The order book gives the trader using it access to all the buy and sell orders coming into the markets from the various different trading exchanges all over the world. In addition to this, it also shows the size of these orders and the prices at which there being placed. For the people who have access to it, the order book provides a sizable advantage over other types of market analysis. Unfortunately for us, the order book is unavailable for us to use in the forex markets due to how there isn’t one central location where forex trading takes place, the closest thing we have to an order book is Oanda’s open position ratio which I actually use to trade stop hunts. This is no substitute for a true order book tool, it has many disadvantages and does not show the true amount of orders coming into the market.

Because of this we need to use own understanding of how people trade,  in order to gauge when and where people are likely to place trades.

This may seem like an impossible task, I mean, there are hundreds of trading strategies used by traders worldwide. Luckily, we don’t need to learn all of these trading strategies in order to understand order flow trading properly, we just need to learn the one thing all traders using these strategies use in their decisions making process when placing trades.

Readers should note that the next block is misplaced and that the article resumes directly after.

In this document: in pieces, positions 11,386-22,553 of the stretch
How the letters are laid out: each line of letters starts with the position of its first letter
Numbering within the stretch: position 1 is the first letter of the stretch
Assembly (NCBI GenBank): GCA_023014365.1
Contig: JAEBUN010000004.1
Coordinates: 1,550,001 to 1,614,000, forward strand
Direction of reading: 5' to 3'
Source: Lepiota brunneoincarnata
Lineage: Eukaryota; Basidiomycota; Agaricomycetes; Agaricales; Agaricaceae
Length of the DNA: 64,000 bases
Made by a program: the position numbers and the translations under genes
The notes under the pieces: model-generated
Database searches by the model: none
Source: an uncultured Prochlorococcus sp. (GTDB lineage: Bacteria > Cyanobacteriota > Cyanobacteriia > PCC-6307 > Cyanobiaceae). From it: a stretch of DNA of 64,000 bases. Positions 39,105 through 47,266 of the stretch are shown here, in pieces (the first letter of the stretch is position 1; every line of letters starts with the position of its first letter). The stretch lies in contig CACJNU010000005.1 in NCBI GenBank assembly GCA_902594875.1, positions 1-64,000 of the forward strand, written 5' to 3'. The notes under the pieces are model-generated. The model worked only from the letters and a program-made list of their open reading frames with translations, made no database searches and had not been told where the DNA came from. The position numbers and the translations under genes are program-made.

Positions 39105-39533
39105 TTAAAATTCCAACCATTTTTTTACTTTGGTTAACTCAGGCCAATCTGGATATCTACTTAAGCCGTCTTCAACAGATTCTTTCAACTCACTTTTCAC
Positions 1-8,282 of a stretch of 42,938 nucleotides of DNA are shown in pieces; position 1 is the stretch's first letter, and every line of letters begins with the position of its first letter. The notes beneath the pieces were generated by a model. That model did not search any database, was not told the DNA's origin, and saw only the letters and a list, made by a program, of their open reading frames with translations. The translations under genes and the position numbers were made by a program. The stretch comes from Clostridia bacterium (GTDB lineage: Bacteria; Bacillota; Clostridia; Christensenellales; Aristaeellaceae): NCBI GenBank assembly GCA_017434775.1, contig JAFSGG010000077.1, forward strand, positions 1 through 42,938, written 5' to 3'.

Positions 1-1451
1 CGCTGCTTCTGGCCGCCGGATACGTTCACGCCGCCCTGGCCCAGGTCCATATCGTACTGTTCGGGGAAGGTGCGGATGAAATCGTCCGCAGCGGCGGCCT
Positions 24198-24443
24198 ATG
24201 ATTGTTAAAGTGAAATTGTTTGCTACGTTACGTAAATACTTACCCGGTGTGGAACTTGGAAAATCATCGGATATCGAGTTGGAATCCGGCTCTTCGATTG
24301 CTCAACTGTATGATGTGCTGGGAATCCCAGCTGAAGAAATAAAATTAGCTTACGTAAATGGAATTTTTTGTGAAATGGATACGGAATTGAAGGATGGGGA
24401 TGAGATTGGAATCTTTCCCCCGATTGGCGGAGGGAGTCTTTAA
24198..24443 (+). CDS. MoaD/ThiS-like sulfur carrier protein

The one thing which is consistent in every traders trading strategy is the trend.

All traders need the trend in order to make money, which means one of the primary things they will look at before making a trade is what direction is the market currently trending in, unfortunately the definition of trend that all traders have learned is wrong, and has been purposely implanted in their head to make them lose money. Think about this: Its said 90% of traders consistently lose money in the markets, this means their all doing something wrong ! What I don’t get is how can 90% of traders consistently lose money when their all using different trading strategies ? If you think about it there’s only two types of trading strategies you can trade, a trend trading strategy or a reversal strategy, both these types of strategy use the trend as the primary method of determining when to place a trade.